Zahira, 5 daughters, 2 sons and 5 years.

Today’s visit at a Syrian family’s home makes it hard for me to write this lines. The destiny of the family who welcomes me in in a run-down hut saddens me too much.

Zahira arrived near Mafrak 5 years ago. After the war in Syria began, the family tried to stay in Syria for another 1,5 years, until two daughters saw fighter aircrafts and had to run for their lives. One daughter stumbles and broke her leg. The other one ran home and got help. Zahira told us that she was full of sorrows for her daughter who was lying on the streets while bombs dropped down from the sky.

© Alea Horst. Jordan, 2016.

Zahira is mother of 5 daughters and 2 sons. On daughter suffers from autism, one son was born without arms. The disabled son attends the Hope Kindergarten of Vision Hope. The headmaster of the kindergarten told me that he wouldn’t had a chance to find a place in a kindergarten somewhere else.

© Alea Horst. Jordan, 2016.

Despite the handicap, the headmaster took him in and integrated the shy boy in the children’s group. The boy and I became friends instantly yesterday – I helped him open his chocolate bar. Yesterday he got a star on his forehead because of his good performance and he smiled in the camera.

Zahira’s husband works as a farmer, he doesn’t earn a lot. She receives food stamps from the UN, which she can use for food only. She can’t by clothes and necessary hygienic products with the coupons. After the bomb attack on the school they fled to this beautiful country. She thanks God for that.

I look around the hut and feel ashamed while she tells me her story. There I sit with my big camera and take pictures, hide behind notes, and helplessness begins to unfold. One big daughter brings cake and lemonade. I don’t dare to take a bite because I know they have to save every penny, but denying would be rude.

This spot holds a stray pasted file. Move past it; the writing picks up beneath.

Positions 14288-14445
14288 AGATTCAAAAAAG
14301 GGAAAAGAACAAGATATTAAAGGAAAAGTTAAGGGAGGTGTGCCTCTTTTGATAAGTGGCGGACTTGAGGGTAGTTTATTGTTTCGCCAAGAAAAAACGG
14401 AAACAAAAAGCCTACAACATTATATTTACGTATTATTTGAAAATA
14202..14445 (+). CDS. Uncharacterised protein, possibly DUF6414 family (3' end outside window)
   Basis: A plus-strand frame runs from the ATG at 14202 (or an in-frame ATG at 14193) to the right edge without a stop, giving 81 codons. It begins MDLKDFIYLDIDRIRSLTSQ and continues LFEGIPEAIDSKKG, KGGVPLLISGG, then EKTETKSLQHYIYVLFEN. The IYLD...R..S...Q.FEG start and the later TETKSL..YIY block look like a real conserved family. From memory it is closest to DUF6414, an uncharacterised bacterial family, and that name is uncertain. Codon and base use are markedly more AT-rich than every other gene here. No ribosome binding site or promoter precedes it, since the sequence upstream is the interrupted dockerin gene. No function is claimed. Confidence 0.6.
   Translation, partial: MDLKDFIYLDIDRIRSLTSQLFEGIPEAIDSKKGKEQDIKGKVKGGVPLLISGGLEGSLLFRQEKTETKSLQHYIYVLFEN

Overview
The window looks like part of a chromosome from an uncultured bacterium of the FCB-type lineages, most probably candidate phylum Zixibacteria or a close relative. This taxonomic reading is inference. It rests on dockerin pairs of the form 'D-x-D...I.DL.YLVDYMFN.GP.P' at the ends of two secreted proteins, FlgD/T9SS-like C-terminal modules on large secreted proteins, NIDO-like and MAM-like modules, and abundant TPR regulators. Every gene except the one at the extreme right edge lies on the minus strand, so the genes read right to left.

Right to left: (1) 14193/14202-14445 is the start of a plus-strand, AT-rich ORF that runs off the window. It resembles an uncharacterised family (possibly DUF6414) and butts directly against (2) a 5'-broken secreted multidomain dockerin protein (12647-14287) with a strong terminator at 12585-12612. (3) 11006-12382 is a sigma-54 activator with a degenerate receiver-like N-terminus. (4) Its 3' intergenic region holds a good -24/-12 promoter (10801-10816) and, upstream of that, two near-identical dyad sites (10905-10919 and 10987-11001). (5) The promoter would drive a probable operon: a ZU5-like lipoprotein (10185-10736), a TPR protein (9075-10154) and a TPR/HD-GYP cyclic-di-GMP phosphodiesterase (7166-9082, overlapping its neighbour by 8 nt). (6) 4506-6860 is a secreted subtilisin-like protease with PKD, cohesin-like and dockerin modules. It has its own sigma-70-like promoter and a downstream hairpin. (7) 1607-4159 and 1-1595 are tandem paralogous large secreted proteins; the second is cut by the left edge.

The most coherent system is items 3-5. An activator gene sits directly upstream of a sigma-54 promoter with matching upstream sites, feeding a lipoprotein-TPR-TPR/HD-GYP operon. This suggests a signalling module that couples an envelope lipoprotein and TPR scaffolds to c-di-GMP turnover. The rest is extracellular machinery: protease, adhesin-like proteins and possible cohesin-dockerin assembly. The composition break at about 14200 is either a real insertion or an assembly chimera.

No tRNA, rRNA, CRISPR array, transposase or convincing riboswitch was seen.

Zahira is extremely thankful for the engagement of Vision Hope. Not only does her son attend the kindergarten, her daughter also attended the preschool until summer. Unfortunately, the afternoon program doesn’t take place at the moment, in which she used to participate.

Her autistic daughter also receives therapy there. Vision Hope leaves no stones unturned to start the afternoon program again, but bureaucracy and authorities in Germany and Jordan, local organizational structures and money are important factors. When one factor is missing, projects get cancelled or delayed. But the whole family can receive help here.

© Alea Horst. Jordan, 2016.

Zahira says she doesn’t have to pay any rent since mice are coming through the roof. She attended school until sixth grade, her daughters should get the chance to attend longer. Her oldest children are unbelievably hardworking and receive good grades. This is the only way to get out of poverty.

She has money troubles since her daughter actually needs therapy and medication, but there is not money for that.

When taking the group pictures, she stares at the ground. She is wearing her Niqab the whole time, a man is present. When asking her about her dreams she wishes to go back to Syria. She dreams of peace for her and her family. She wants to see her children grow up happy.

Photography: © Alea Horst. Jordan, 2016. In October 2016, volunteer Alea visited Jordan. From the field Alea sent us the pictures and the stories we bring now here in this series of ten articles. From the warm welcoming Arab kingdom where 83 in 1000 inhabitants are refugees, this are their stories.

 

 

 

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